Using the column operation synchronous pulse Pp as a trigger, the column bank controller 27 generates a write pulse Pl when the write enable signal Pe is active and generates a read pulse Pm when the read enable signal Pf is active. The write pulse Pl opens a write gate of the DQ buffer 28 in a memory cell portion MCA. As a result, it becomes possible to write into the memory cell allay 34. Further, the read pulse Pm opens a read gate of the above DQ buffer 28 to output a cell data Pn to the data line 29. The cell data Pn of the above data line 29 is transferred to the off chip driver 30. After inputting a command, if the external clock VCLK at second cycles becomes active, the output pulse generator 31 outputs an output pulse Po by using the activated external clock VCLK as a trigger. This output pulse Po opens the transfer gate 32-5, which is arranged on the output terminal of the off chip driver 30. Then, an output data Dout is outputted to catch up with the external clock VCLK at third cycles.

On the other hand, while the column address latch pulse Pq, which is activated at the same time as the column operation synchronous pulse Pp, has been generated, the transfer gates 32-10 and 32-12 as backward registers are closed. The transfer gates 32-10 and 32-12 are located within the address latches 23-1 and 23-2 in the column address counter 39. During read and write operation to the memory cell portion MCA as the column operation synchronous pulse Pp as a trigger, the core bus addresses K1 and K2 are latched. The column operation synchronous pulse Pp is generated at the same time as the column address latch pulse Pq. Further, at the same time, the transfer gates 32-9 and 32-11 as forward registers are opened and the address information at a single digit before is recorded in this register. Hereby, the information of the address latch 23-1 is transferred to the address latch 23-2. If the pulse Pq is deactivated, the transfer gates 32-10 and 32-12 as the backward registers are opened to output the recorded address information at a single digit before to the core buses 24-1 and 24-2.

In the case of CL3, as understandably from the timing chart in FIG. 5, the burst operation activated signal Pg turns to a column pulse transfer signal Ph with being delayed by one cycle by the pulse signal Pb at the register within the column pulse transfer controller 26. In other words, the pulse signals Pa and Pb are transferred as the column operation synchronous pulse Pp and the column address latch pulse Pq with being delayed from the command input by one cycle, so that the access to the memory cell portion MCA is also delayed from the command input by one cycle and the date is outputted to catch up with the external clock VCLK at fourth cycle.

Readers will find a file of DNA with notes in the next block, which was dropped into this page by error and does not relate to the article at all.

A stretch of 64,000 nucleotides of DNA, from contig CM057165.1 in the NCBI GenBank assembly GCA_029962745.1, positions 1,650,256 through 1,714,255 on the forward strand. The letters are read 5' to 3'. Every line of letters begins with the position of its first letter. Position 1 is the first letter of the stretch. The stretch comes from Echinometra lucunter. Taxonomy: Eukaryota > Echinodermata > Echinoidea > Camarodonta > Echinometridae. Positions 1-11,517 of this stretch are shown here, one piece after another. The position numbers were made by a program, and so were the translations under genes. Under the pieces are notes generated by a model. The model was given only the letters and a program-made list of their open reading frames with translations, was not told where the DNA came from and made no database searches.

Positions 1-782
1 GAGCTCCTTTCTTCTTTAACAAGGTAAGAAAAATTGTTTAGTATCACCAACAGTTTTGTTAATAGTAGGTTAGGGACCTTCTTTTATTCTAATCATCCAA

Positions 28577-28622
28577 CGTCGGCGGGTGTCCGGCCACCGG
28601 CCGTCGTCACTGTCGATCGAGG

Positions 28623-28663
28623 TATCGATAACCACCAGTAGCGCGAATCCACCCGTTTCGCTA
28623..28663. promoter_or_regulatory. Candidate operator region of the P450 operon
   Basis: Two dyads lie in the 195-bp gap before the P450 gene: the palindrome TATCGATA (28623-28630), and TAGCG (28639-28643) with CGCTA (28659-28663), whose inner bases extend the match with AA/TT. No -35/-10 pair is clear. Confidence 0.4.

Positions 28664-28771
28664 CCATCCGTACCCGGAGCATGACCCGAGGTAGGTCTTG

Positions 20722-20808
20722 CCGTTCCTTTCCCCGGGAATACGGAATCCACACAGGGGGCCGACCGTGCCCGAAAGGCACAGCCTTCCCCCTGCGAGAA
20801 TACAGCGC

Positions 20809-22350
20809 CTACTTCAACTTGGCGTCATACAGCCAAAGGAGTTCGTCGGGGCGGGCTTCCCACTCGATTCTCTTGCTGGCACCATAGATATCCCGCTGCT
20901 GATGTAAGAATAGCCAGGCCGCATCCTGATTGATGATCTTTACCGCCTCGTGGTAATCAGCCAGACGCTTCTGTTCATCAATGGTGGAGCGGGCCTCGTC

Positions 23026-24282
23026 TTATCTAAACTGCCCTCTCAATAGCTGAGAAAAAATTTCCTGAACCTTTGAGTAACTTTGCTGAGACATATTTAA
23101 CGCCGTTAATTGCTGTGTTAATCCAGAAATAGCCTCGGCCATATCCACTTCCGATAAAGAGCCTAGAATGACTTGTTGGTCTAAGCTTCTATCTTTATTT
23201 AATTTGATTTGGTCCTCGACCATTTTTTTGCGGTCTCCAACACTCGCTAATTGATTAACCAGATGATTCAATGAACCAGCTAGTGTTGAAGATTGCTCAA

Next, the case that the write command is interrupted during the read operation of the CL2 and the CL3 is considered. As shown in FIG. 4, in the case of the CL2, upon inputting the write command, latches of the core bus addresses K1 and K2 due to the column address latch pulse Pq are released. Accordingly, the latching of the address is the same as that upon normal input of commands. On the contrary, in the case of the CL3, as shown in FIG. 5, when the write command is inputted, the core bus addresses K1 and K2 are latched in response to the column address latch pulse Pq. Therefore, the addresses ADD1 and ADD2 are latched from the address input buffers 22-1 and 22-1 to be held in the address latches 23-1 and 23-3 within the counter at once. Then, after the column address latch pulse Pq is inactive, the addresses ADD1 and ADD2 are outputted to the core buses 24-1 and 24-2.

As described above, using the same column operation synchronous pulse in read and write, there is a merit such that a system for latching the address when the column command interrupts during the column burst operation.